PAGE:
• Tell family stories that illustrate money values Clements’ own grandfather inherited and squandered a small fortune. He says he grew up hearing the story over and over from his parents; it ingrained in him and his siblings the lesson that money spent is not easily replaced. Share stories about your humble roots or how you struggled when starting your career. That way your kids will understand they must work to earn their lifestyle. “We all had cockroaches in our apartment at one point,” Clements says. “Don’t be afraid to dress up your story a little bit for emphasis.”
  • Lead by example Even if you are not a financial whiz (and who is?), you can set a good example by paying your bills on time and staying out of debt troubles. “If your kids know you’re up to your eyeballs in credit-card debt, they aren’t going to pay much attention to any wise words you might have about managing money,” Clements says. “Your kids are more likely to do as you do, not as you say.”
  • Manage expectations In their teens, Clements’ kids clearly heard what Dad would and would not pay for as the kids reached adulthood—how much he would pay toward college, what kind of support they could expect after college and how much he would pay towards a wedding. This gave them a realistic sense of what was coming and “no bruised feelings” later.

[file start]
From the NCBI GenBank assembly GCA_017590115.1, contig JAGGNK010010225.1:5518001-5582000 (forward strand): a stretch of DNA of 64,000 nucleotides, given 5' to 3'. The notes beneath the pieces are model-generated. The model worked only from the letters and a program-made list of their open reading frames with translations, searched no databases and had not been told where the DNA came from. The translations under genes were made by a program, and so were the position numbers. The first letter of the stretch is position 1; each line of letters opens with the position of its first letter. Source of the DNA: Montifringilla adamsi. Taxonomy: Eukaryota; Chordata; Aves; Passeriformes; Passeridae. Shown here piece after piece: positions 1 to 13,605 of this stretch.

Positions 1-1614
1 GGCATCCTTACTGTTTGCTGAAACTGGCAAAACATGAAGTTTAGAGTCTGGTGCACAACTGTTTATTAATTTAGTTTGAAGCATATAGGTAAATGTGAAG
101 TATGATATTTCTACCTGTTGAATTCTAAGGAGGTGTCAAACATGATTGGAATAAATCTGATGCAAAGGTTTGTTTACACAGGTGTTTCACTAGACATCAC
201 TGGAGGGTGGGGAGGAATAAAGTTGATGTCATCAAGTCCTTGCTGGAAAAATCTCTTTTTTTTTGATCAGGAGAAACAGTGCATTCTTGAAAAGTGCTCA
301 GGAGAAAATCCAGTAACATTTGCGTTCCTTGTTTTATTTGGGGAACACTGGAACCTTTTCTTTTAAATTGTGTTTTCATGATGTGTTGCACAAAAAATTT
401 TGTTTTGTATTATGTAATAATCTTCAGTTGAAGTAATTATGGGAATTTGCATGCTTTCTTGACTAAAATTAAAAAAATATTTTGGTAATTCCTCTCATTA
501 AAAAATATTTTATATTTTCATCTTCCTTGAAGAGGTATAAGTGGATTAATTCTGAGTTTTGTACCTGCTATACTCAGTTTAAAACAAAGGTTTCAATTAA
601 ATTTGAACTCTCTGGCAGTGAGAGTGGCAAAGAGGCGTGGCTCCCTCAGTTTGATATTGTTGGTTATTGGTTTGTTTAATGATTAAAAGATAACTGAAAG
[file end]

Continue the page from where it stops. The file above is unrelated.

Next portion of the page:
And there you have it. The hardest part may be consistency with your message and, for some, staying out of money trouble themselves. That’s all the more reason to commit to a plan like this, which will benefit you too.

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15 comments
ForbesBenny
ForbesBenny

I am having problems in saving money :( So what I do is I read a lot of blogs on hbr and seth godin's typepad and Vivek Sood's blog. I learn a lot from the author Vivek Sood with his  The 5 star business networks talks about  different business trends, models and strategies that can help students and business execs in making their business flourish. So what I do is go on business - so that I will have lots of money - then i can save that way. I just need to increase my salary. ugh. work hard.

Kitty Myers
Kitty Myers

Show empathy, volunteer often, random acts of kindness. The kids always watch our behavior.